In Revolutionary times, there was Paine's Common Sense, serialized in all the best newspapers. In the New Deal, there was Mencken's American Mercury and later the Chicago Tribune. In the 1960s and 1970s, there was Rothbard's Left & Right, and later The Libertarian Forum. In the late 1980s and 1990s, there was, above all, The Rothbard-Rockwell Report.
Each was born at the beginning of a new era, and led a counterrevolution against the State and its apologists of the moment. Each spoke out ferociously and fearlessly against the powers that be. Each changed history. And when the job was done, the major players moved on.
So it is with RRR, born as the Cold War was ending to lead a new movement into a new era in which anti-statists of all stripes could lock arms against the overriding threat: the DC welfare-warfare state. That apparatus now stands with its credibility seriously eroded. There is still much work to be done, but, as Burt says, we have some exciting ideas on how it can be done even more effectively.
Why it was founded. At the end of the Cold War, three forces conspired to keep the State propped up. First, there was the usual enemy: the left, whose ideological agenda was becoming increasingly insane (see, e.g., environmentalism, state-subsidized transexualism, etc.). They controlled the Democrats. Second, there were the neoconservatives, social democrats in disguise whose love for war and imperialism knew no bounds. They controlled the Republicans. Third, were was the feckless libertarian mainstream, compromised after years of nuzzling with statist elites, unbearably politically correct and morally libertine, and blind to the dangers of US foreign policy.
What it stood for. The RRR stood alone in carving out a new direction entirely, one that saw that the proper turf of the culture was the ideological battle between liberty and government despotism. We rebuked enemies left and right, broke every political taboo, and championed the pure position Rothbard held all his life: against the State and its apologists in all their forms. The RRR was anti-war, anti-welfare, anti-tax, anti-Nafta, anti-gun control, anti-Waco, anti-president, anti-civil rights. The RRR was pro a lot of things too: pro-militia, pro-gun, pro-peace, pro-rebellion, pro-secession, pro-bourgeois, pro-religion, pro-liberty. Unswervingly.
Who hated us. That's an easy one: the groups we targeted for extinction. Recall that in those days, Norman Podhoretz was considered a leading conservative intellectual, the Cato Institute was backing Nafta, the Libertarian Party was in full-scale meltdown, and Newt Gingrich was the most sought-after speaker on the Republican circuit. We exposed every one of these absurdities, and about ten thousand others, hurling cat after cat into the temple of the pro-government partisans. We were the anti-war, anti-GOP right before it became mainstream to hold these views.
Who loved us. It turned out that the writers and editors of RRR were hardly alone. The masses were ready for full-blown Rothbardianism, which reached an entirely new audience with its natural home among the Christian right, the pro-gun activists, the Southern agrarians and secessionists, the anti-war activists, the home-schoolers, white males generally, and a whole lot of marginalized and alienated taxpayers who rose in revolt against the State during that decade. Nowhere else was this phenomenon so clearly predicted, chronicled, and egged on at every step.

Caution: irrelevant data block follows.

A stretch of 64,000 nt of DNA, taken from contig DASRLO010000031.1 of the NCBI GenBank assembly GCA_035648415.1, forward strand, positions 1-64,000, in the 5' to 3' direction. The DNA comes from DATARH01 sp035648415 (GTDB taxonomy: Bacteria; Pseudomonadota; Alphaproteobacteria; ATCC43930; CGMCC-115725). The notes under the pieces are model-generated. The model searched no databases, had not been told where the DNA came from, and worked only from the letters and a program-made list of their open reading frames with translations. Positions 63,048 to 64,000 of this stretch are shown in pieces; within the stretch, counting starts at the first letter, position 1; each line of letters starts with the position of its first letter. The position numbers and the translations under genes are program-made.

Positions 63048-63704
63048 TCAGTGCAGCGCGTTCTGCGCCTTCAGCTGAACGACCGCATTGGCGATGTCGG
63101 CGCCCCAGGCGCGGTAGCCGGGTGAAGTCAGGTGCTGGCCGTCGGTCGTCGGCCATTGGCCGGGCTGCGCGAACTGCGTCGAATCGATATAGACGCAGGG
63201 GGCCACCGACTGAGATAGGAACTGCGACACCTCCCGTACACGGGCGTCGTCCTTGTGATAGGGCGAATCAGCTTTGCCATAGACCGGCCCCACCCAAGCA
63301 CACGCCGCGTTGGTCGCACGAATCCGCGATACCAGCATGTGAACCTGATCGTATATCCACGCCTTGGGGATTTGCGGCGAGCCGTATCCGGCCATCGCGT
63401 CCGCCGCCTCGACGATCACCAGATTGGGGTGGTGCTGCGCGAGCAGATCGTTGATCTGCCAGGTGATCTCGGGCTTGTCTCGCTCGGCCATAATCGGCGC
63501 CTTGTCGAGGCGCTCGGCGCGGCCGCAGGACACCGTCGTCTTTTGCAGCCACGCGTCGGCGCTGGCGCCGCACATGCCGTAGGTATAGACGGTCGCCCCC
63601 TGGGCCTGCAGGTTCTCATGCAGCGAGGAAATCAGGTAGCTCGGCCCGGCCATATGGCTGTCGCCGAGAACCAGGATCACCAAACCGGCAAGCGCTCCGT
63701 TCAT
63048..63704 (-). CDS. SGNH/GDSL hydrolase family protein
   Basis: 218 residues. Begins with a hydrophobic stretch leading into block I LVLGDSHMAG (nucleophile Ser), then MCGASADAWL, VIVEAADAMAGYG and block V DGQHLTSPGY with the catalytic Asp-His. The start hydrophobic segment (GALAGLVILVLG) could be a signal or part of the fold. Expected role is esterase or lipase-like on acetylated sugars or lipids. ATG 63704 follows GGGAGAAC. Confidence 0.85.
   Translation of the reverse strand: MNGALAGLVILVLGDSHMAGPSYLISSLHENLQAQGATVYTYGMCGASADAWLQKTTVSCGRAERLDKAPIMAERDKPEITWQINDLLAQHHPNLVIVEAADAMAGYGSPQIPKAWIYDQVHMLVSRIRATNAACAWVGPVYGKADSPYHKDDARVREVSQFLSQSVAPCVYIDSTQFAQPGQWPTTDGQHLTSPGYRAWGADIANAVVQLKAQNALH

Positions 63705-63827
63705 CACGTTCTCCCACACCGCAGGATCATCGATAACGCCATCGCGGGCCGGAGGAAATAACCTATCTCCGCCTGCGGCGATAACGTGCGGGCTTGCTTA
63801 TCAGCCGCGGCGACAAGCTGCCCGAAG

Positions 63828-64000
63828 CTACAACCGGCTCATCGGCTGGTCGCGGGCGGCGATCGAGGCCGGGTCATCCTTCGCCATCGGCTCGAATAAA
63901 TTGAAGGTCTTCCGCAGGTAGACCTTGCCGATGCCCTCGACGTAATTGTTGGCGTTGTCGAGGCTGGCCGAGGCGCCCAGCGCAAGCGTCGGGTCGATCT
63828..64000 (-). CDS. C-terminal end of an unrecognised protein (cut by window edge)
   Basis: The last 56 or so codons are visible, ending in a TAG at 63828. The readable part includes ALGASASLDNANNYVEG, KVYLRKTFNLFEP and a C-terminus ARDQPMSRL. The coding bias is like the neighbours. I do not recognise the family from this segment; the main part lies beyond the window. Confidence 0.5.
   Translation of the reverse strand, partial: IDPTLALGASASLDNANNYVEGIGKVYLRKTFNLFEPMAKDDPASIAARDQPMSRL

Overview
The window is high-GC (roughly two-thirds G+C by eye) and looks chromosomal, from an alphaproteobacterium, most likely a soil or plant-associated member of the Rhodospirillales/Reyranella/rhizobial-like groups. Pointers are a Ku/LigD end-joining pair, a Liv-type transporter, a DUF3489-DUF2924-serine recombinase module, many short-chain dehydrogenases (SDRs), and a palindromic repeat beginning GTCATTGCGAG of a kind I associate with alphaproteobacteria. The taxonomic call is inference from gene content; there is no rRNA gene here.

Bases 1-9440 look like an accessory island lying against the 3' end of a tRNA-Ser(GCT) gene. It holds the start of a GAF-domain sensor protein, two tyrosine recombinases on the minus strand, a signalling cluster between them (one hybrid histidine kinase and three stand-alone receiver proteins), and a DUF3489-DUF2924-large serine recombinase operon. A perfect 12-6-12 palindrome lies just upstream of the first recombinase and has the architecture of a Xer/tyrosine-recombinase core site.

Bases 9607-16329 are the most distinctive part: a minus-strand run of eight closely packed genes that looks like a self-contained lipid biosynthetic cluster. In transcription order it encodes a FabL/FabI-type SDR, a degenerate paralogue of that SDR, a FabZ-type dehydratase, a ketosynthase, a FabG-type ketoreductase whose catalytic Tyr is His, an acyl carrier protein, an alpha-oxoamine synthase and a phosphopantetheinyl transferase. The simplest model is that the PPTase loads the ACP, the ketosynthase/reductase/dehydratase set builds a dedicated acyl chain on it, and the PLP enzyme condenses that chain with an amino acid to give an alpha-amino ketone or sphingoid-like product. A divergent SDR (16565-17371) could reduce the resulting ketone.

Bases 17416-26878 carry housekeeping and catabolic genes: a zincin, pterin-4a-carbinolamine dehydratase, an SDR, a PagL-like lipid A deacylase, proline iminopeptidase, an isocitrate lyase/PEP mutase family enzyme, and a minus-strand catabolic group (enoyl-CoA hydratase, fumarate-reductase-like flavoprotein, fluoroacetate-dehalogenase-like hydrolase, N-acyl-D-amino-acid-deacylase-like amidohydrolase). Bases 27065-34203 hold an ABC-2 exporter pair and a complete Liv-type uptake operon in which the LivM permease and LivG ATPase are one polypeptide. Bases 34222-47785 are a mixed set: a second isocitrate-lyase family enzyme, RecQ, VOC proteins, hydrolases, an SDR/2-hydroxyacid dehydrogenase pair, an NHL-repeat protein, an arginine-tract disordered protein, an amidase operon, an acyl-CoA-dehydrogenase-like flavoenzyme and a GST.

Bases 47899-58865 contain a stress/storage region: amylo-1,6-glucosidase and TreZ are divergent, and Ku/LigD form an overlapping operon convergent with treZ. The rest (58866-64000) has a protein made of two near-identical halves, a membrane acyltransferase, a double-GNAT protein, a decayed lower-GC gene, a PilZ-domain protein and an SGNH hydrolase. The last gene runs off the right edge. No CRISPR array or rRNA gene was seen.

The triumphs. Breaking taboos, and telling the truth, served its purpose. At every point, we shoved all the neocons, the left-libertarians, and even the Republicans toward the true party of liberty. We fomented an internal rebellion within foundations and think tanks, and scared the daylights out of tired old institutions that had become intellectually lazy. We became the authentic voice of the 1994 takeover of Congress, and were also the first to chronicle the betrayal. Leading figures of the conservative movement were discredited, and new intellectuals raised up. The RRR was the paradigm of the age.
The tragedies. The meltdown of Pat Buchanan—from paleo-radical to anti-capitalist Fulanian—was awful to watch. He was our champion before 1992. Then we were forced to become his most severe critic (and the only one he paid attention to). In many ways, his apostasy hurt the structure of the paleo movement, and we saw the formal movement fracture. But no tragedy compares with the shock of Murray Rothbard's death in January 1995. We had no business continuing after that, but we did because we knew he would want it that way, if only to show that his vision would outlive him.
With the help of the smartest people on the right, the RRR made it all the way into the days of the internet, when we saw the paleo message explode onto computer screens around the world and Rothbardianism permanently archived in a world-wide library. It was phenomenal to behold. Hardly a day goes by when I don't reflect on our past victories, and think of the promise the future holds. Being a part of the RRR revolution has been one of the graces of my life. I look at our political culture today and see a war between huge social forces that represent the RRR-position and those of an old, dying order.
As we turn our attention to new venues, on the web, in publications, conferences, books, and intellectual entrepreneurship generally, we thank you for your past support, and look forward to our new future together. At last, history is on our side. Murray believed it always was.
Llewellyn H. Rockwell, Jr., president of the Mises Institute and editor of LewRockwell.com, was for ten years the co-editor and then editor of The Rothbard-Rockwell Report, published by the Center for Libertarian Studies. This editorial is taken from its last issue, December 1999.